The history of France in the America's Cup

Fascinated by the America's Cup, that he had fervently being following since 1964 and that pushed him to buy Kurrewa V (re-christened Ikra in 1976) sistership to Sovereign (a David Boyd's design from 1963), Baron Bich devoted himself totally to the AC challenge in 1967. He created the AFCA (Association Française pour la Coupe d'América) and acquired two 12 Metres: Constellation from the USA and Britain's Sovereign. Usually, the American defender only accepted one challenger but Baron Bich managed to persuade the New York Yacht Club that, if more yacht clubs put forward their challenge, they could have selections series before facing the Defender.

Marcel Bich chooses French naval architect André Mauric, who is fresh from the successes of  the series-built Challenger and the half tonner Super Challenger. But he also asks Britton Chance to design a 12Metres, Chancegger , that will act as a “sparring partner” for the French boat. The challenger's team, based in Hyères and later in La Trinité, can count on three crews and three skippers/helmsmen: Louis Noverraz, Poppie Delfour et Jean-Marie Le Guillou.

On August 21, 1970 France faces Gretel II, the Australian boat owned by Sir Franck Packer but loses. Poppie Delfour then takes the place of Louis Noverraz at the helm but, despite a very close race, is also forced to bow to the Australians. So, the baron decides to steer the boat himself and elects Éric Tabarly to the role of navigator. Despite a thick fog the Race Committee fires the starting signal, France gets lost in the murk while the Australian crew make it to the finish using their goniometer only...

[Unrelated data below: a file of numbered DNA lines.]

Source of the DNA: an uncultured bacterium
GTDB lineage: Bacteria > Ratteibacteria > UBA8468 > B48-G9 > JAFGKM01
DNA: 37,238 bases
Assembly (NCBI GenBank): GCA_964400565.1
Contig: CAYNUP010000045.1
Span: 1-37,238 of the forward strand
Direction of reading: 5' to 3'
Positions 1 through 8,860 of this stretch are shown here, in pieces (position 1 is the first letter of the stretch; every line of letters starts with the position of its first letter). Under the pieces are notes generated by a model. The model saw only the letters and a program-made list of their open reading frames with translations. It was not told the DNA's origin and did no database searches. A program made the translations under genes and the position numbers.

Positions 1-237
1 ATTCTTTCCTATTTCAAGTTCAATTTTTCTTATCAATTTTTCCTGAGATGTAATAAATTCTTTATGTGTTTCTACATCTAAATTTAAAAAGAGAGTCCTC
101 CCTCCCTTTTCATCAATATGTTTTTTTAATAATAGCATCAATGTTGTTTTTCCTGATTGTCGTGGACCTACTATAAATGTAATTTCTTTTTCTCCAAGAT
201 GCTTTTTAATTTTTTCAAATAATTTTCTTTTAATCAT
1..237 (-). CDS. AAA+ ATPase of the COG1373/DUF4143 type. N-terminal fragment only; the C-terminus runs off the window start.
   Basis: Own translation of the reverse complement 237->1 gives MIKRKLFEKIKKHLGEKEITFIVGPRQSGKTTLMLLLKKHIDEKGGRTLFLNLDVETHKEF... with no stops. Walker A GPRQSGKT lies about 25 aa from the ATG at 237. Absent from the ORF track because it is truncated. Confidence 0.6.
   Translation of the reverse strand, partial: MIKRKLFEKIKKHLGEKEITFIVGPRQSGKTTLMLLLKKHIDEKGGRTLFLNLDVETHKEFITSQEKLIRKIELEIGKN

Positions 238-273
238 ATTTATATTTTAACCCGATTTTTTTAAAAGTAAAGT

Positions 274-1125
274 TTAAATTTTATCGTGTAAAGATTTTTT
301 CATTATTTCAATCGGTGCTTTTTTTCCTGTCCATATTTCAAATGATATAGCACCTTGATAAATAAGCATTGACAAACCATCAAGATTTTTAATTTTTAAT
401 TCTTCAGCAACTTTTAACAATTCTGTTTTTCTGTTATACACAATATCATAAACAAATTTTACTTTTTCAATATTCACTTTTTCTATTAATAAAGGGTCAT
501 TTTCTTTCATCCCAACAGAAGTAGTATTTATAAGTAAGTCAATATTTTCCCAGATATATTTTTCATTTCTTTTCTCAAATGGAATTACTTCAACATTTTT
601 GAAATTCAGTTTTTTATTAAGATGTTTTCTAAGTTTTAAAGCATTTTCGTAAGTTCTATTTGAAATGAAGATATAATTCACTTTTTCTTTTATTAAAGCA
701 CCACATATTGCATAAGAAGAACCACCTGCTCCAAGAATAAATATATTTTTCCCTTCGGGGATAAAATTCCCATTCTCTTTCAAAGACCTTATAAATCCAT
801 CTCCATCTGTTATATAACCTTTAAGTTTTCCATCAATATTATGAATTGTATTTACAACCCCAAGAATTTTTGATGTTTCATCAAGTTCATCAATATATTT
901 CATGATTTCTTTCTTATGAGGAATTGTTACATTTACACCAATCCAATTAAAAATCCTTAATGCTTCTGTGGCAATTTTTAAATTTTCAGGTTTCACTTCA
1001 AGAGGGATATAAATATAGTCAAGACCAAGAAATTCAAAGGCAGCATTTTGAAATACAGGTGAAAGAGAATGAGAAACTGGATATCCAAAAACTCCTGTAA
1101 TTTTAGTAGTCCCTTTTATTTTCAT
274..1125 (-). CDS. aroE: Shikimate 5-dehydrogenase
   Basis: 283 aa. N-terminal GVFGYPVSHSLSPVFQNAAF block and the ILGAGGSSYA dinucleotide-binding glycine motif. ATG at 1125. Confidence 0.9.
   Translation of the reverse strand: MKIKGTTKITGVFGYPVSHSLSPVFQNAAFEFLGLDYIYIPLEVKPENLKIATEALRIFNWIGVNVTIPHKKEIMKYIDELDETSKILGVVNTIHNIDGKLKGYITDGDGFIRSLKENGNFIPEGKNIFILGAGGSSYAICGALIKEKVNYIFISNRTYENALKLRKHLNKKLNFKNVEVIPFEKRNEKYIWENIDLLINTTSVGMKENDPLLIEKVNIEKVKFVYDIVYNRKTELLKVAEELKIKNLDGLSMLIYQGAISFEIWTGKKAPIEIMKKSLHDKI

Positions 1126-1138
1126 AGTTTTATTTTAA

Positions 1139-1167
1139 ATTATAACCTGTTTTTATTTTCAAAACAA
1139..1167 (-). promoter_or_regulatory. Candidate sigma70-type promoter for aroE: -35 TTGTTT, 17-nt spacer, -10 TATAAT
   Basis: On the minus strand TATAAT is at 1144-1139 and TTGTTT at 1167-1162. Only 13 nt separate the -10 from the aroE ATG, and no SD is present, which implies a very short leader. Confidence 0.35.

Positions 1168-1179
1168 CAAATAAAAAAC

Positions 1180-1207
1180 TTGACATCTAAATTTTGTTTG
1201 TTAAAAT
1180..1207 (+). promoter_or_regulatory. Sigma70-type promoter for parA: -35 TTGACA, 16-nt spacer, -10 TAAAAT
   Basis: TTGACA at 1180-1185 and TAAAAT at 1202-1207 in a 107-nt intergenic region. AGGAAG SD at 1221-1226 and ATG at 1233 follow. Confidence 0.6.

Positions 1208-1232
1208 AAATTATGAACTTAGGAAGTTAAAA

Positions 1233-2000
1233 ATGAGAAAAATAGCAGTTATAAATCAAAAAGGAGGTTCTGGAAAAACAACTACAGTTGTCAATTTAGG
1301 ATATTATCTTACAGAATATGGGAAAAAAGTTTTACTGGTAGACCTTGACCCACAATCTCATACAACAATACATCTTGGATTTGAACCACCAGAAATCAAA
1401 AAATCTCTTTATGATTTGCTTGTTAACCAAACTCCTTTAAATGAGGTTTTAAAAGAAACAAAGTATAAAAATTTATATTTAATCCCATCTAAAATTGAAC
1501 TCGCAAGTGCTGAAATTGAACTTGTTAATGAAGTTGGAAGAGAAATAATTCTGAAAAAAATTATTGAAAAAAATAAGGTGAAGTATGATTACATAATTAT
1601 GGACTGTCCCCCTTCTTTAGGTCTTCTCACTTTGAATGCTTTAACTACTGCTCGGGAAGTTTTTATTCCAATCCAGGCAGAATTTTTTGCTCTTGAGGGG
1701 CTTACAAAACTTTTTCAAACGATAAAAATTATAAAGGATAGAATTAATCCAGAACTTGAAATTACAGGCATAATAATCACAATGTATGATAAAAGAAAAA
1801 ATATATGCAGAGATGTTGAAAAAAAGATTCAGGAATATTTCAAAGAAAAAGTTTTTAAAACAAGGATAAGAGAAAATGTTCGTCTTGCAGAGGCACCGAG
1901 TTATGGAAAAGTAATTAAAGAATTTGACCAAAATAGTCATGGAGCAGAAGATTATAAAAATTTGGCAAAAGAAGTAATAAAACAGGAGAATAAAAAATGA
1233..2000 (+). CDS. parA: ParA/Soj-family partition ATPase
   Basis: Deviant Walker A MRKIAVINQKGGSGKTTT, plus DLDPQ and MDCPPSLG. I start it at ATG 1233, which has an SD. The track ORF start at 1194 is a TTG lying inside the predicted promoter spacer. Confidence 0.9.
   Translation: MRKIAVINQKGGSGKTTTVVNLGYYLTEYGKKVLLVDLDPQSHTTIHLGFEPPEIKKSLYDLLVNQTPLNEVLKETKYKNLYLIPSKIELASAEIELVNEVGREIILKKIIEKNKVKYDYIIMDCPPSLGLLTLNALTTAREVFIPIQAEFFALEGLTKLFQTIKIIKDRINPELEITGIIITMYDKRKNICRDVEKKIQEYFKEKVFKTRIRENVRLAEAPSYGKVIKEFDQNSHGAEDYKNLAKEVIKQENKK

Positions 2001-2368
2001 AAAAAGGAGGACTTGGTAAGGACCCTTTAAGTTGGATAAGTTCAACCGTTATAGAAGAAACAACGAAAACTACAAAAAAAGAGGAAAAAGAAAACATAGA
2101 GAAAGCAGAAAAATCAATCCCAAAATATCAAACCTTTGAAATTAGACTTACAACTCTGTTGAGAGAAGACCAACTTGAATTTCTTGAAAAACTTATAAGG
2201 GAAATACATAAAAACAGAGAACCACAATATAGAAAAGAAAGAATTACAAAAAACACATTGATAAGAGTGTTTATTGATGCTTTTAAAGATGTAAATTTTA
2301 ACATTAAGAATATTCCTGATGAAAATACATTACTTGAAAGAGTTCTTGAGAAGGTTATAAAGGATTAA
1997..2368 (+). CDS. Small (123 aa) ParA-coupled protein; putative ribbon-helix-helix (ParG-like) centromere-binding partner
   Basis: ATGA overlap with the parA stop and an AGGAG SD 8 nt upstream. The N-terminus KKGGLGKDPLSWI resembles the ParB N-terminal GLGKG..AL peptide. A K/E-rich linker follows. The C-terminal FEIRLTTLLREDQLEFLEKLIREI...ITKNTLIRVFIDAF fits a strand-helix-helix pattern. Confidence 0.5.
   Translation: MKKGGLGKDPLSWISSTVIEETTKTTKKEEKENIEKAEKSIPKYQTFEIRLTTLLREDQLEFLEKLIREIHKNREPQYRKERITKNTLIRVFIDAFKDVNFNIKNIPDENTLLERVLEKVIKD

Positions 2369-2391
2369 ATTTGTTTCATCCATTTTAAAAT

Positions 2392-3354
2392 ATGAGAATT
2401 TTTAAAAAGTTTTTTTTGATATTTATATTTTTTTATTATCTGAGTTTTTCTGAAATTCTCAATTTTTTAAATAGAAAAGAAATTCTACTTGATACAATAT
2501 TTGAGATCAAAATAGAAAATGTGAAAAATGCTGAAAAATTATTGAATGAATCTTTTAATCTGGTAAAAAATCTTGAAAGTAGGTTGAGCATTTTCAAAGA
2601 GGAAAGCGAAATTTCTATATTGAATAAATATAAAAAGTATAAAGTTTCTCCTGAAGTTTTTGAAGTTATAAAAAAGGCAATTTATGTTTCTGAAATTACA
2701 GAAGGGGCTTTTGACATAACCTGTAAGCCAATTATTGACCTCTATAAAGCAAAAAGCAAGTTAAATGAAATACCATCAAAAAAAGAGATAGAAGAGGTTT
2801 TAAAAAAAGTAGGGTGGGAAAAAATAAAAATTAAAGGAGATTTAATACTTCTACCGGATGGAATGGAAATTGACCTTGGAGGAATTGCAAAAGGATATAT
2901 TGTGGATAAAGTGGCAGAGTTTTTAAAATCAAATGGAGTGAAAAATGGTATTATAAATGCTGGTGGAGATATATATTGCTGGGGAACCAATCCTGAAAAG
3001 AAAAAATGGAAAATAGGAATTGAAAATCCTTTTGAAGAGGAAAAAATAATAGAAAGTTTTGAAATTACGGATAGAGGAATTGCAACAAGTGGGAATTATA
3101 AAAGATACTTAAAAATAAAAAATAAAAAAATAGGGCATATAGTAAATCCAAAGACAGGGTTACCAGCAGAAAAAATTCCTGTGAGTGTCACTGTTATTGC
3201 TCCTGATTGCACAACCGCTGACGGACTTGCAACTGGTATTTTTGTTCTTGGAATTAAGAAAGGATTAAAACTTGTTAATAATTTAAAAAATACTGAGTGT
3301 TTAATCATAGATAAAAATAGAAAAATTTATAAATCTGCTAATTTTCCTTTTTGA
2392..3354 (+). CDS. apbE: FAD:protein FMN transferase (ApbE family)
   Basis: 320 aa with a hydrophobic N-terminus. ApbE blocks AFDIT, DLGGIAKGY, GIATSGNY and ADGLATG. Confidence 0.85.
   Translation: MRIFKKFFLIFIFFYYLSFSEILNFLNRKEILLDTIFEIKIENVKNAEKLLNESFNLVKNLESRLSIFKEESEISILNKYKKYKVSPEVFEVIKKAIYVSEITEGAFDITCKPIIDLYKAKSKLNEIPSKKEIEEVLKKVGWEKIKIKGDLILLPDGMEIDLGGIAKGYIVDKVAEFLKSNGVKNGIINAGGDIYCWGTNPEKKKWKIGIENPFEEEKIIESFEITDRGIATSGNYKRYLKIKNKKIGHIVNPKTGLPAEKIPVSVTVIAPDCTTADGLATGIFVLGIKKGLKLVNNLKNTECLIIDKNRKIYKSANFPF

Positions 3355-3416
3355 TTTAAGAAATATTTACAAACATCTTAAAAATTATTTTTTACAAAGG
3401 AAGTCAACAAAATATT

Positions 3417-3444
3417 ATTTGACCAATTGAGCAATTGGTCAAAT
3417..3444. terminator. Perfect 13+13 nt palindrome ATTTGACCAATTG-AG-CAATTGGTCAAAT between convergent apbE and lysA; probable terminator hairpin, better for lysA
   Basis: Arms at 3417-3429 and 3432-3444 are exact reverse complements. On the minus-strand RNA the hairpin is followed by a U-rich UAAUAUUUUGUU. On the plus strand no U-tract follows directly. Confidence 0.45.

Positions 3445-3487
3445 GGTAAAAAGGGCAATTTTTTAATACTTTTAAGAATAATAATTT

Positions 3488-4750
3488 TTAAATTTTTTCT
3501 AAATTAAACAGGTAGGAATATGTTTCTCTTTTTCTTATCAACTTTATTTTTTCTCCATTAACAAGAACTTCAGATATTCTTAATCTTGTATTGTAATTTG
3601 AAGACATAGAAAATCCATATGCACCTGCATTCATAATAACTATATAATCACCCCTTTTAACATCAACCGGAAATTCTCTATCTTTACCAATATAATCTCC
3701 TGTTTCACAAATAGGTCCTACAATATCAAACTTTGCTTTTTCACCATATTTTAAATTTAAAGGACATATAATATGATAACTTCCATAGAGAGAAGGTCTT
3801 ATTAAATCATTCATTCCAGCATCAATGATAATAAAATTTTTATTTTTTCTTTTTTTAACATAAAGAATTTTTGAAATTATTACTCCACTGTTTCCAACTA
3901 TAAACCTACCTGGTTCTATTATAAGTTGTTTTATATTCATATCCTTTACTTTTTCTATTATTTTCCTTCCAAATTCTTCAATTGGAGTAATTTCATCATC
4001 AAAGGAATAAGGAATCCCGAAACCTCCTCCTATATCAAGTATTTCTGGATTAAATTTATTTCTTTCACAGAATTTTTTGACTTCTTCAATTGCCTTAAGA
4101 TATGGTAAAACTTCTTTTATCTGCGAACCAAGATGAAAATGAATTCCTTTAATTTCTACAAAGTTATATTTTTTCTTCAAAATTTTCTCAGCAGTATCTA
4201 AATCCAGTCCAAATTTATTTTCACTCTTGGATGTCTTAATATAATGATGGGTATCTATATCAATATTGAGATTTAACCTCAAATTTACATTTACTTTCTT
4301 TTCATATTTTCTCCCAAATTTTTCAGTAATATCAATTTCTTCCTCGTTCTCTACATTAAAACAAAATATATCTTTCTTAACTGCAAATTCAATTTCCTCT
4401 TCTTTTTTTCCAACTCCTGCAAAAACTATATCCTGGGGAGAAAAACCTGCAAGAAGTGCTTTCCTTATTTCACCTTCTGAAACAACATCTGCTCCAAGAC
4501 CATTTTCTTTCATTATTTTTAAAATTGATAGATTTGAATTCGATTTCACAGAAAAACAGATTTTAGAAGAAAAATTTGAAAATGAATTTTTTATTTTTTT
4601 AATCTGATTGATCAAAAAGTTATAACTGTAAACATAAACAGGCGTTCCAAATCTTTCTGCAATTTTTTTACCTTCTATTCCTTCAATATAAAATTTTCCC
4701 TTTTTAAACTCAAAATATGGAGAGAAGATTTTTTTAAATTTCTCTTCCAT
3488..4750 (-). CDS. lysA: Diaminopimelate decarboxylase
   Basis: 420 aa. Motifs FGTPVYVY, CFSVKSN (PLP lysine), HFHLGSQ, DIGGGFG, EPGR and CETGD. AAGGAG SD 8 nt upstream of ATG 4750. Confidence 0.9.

Baron Bich is not deterred and in 1974 asks Dane Paul Elvström to guide the team, that can count on three boats: Constellation, Chancegger and France. Step by step, the Scandinavian olympic champion imposes on the French skippers The Mauric's designed boat is going to be dismasted during a storm in the Kiel canal and the “war” between the Dane and the French is declared, the latter only being able to admit defeat. They still manage to convince the Baron, who stops the construction of France II and confirms French Soling specialist Jean-Marie Le Guillou in the role of helmsman on board France.

France must face the Australians on Southern Cross, a boat designed by Bob Miller (later to be known as Ben Lexcen) that proves to be very fast. Despite some good starts, Mauric's design cannot keep the pace and loses five matches in a row. Yet, the baron announces that he will be on the starting line again in 1977!

André Mauric had already designed a new 12M in 1974, which never saw the light because of the “Danish opposition”, but the architect from Marseille is going full-throttle: he created the half-tonner Impensable, the three-quarter tonner Tadorne -the first IOR boat with a fractioned rig- and 33 Export, Kriter V et Kriter VIII, Neptune and Pen Duick VI for the round-the-world race. Yet, the 12 Metres have changed a lot in three years' time and the team members heavily modify the original plans. The old Constellation holds its own pace while Bruno Troublé is so fast helming France that he is chosen to take part to the selection series in Newport.

France is opposed to Australia, another plan by Ben Lexcen, but never represents a challenge for the Aussies, and never manages to be in front. As a result France is out of the match after four losses. Marcel Bich does not give up and orders a new boat, France III for the 1980 America's Cup. The older 12 Metres is used as a pacesetter for trials in Hyères and undergoes a refit to be ready for a new challenge in 1987, that will never be raced. Only then Baron Bich desists and retires after four unsuccessful attempts...